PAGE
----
The clay is dug from the mountain in Seto, at one point in time, by hand. It is them taken to the company where the chunks are broken down and rocks are taken out. There were huge mixing machines and tubes to run the liquid mixture through, a giant mesh to collect the rocks, and a device that cuts many pieces of clay into slabs to stack and ship. They are a small company ran by the owner and maybe a couple part time employees or volunteers. Sensei gets his clay from him as well as China and Malaysia importing 80 tons of clay from this company (whoa!!!). It was fun to see the process and ask questions. The owner was very friendly and was glad we came to visit.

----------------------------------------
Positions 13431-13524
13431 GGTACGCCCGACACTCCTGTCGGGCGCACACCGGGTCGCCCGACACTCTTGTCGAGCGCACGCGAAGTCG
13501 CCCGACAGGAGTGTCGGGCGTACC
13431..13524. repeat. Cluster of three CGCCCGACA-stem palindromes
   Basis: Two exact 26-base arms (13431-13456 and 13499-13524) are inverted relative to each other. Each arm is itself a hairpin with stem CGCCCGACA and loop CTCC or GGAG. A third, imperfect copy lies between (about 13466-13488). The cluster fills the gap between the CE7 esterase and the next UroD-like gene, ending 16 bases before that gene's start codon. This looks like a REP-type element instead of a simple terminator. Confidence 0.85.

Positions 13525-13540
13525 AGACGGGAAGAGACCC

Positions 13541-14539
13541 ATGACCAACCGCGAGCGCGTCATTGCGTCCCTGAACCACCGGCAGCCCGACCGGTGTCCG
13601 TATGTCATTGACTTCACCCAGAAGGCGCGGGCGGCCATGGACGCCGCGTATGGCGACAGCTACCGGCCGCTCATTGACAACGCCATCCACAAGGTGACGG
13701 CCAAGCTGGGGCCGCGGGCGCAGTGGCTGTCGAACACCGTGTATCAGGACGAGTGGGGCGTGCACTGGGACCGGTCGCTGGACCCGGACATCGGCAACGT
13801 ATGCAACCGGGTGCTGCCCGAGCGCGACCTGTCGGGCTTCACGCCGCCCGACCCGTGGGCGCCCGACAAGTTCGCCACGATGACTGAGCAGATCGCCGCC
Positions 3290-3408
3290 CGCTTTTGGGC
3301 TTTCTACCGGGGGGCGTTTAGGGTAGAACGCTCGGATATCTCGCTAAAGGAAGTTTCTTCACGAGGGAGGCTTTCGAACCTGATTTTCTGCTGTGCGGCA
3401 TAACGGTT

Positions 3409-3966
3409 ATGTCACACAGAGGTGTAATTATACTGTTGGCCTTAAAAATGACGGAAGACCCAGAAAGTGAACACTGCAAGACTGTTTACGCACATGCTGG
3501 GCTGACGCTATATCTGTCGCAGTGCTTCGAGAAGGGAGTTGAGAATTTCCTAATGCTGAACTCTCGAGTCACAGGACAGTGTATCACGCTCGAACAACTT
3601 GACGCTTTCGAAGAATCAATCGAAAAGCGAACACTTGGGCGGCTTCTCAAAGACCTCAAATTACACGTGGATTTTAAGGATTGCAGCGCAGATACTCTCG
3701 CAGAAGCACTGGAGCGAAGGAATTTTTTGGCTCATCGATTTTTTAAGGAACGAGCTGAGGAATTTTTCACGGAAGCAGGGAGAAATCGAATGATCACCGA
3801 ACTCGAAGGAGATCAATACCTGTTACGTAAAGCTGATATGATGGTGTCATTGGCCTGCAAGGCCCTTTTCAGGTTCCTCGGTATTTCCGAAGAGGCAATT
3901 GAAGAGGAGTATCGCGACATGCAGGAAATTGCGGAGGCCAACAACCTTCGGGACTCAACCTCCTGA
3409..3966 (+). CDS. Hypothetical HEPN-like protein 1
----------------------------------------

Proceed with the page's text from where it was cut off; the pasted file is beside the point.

Going back to lunch for a second, it was amazing!!! Sensei and I ordered bento boxes from the place down the street and the food was spectacular. I knew I would be trying all kinds of new things when I got here, and I was a little nervous I wouldn't like a lot of it, but I really haven't had anything I haven't liked. I have had a very happy tummy these last several days.
I am learning so much, not only about ceramics and how I want to set up my studio and business, but about Japanese tradition and manors, about other parts of the world and other artists, and a lot about myself. I strongly encourage anyone and everyone to do something like this, you won't regret it! Sending my best to you!